On race day is there any banter with the other jockeys or is at all very serious?

On the bigger meetings and festivals things are a bit more serious inside the weighing room but generally there’s plenty of banter between the jockeys and the valets – they are responsible for our kit. Everyone gets on with everyone and it’s usually a pretty good atmosphere.

What is most challenging thing about what you do?

It would have to be the driving! There’s a huge amount of time spent on the phone. Without a doubt that is the hardest part. But it’s just part of the job and something that I have to accept.

During your career, have you had a favourite horse and if so, why?

I would have to say that I’ve had a couple of all-time favourites. The first has to be Fine Parchment – he was owned by my Dad and was kept and trained by Charlie Mann. He was my first ever winner – this was at Cartmel on Dad’s birthday in 2013. It was really one to remember. He then went on to win his next two races after that and that really helped to get my name out there.

Ganbei would be another favourite – again he was owned by my Dad and was one of his favourite horses. He is just a really cool horse and I had some great races with him. He retired this year and he’s now my Dad’s hunter.

Race horse names are always a popular topic of conversation – what has been the most unusual horse race name that you’ve ridden?

I’ve not ridden that many horses with unusual names to be honest. Though Ganbei has a pretty good story – it means “cheers” in Chinese. At the time Dad was working in China which is how he got his name.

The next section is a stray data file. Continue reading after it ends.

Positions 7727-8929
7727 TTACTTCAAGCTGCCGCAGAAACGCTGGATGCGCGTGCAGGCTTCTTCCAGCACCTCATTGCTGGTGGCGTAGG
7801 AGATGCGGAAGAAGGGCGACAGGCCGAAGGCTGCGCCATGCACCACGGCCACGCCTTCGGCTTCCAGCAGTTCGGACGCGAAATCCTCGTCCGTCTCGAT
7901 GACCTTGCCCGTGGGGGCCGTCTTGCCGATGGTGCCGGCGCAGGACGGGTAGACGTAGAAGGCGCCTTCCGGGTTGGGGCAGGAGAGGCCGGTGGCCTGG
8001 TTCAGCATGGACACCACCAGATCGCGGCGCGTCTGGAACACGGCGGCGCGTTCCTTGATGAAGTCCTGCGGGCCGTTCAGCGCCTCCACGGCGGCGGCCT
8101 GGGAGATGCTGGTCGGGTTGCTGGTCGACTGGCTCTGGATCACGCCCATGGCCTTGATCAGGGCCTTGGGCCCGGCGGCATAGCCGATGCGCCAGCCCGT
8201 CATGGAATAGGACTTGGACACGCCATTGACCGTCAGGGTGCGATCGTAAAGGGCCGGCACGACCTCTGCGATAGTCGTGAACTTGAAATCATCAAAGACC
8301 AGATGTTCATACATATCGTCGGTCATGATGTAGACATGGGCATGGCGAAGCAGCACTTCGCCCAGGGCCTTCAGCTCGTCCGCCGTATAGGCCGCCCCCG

Have you had any stand out wins that you have been most proud of?

It would have to be winning the Grade 2 Champion Novices’ Chase at Ayr on Bigmartre on Scottish Grand National Day last year. That was a tough race but Bigmartre’s jumping really won the race.

Another stand out was with La Bague Au Roi winning The Thoroughbred Breeders’ Association Mares’ Novices’ Hurdle Race at Newbury in 2016. This was a huge achievement for me as it was quite early on in my career.

What have been your best and worst moments in your career so far?

The best moments have to be my wins with Bigmartre and La Bague Au Roi – they were both such monumental achievements at that time in my career and I definitely won’t be quick to forget them both.

I would have to say that the worst moment was breaking my wrist a few days after the win at Newbury on La Bague Au Roi. It really slowed down momentum and it was extremely difficult to make up for 3 months on the side lines.

Have you had a dramatic fall? Or how many serious injuries have you had?

I’ve had my fair share of injuries! I’m not quite sure we have enough time for me to list them all! My wrist injury was by far the worst because I was out for the longest. But I had a pretty serious face injury that resulted in fractures to my cheek bone and eye socket. I now have quite a bit of metal in my face which makes going through airport security interesting. I’ve been lucky not to have any serious arm, leg, back or neck injuries.

What track was your first ever win at and do you have any preferred tracks?

My first win was at Cartmel on Fine Parchment. Like most jockeys, most of the bigger tracks like Cheltenham are very nice to ride round. I must say though I’ve had a lot of luck at Stratford and Fakenham.

What are your goals/dreams for the future?

I’m not sure about long term career ambitions but a win at Cheltenham Festival would be great! In the meantime, I’m just focusing on riding as many winners as I can.

Do you have any advice for a young person looking to get into the industry?

You have to be 100% dedicated and work hard. It’s an extremely tough road and it will involve years of training to gain both experience and a reputation. Be prepared to start from the very bottom – you have to be in it from the start and understand the kind of commitment that it takes. Within the industry, most people are there to help so make sure you listen to their advice.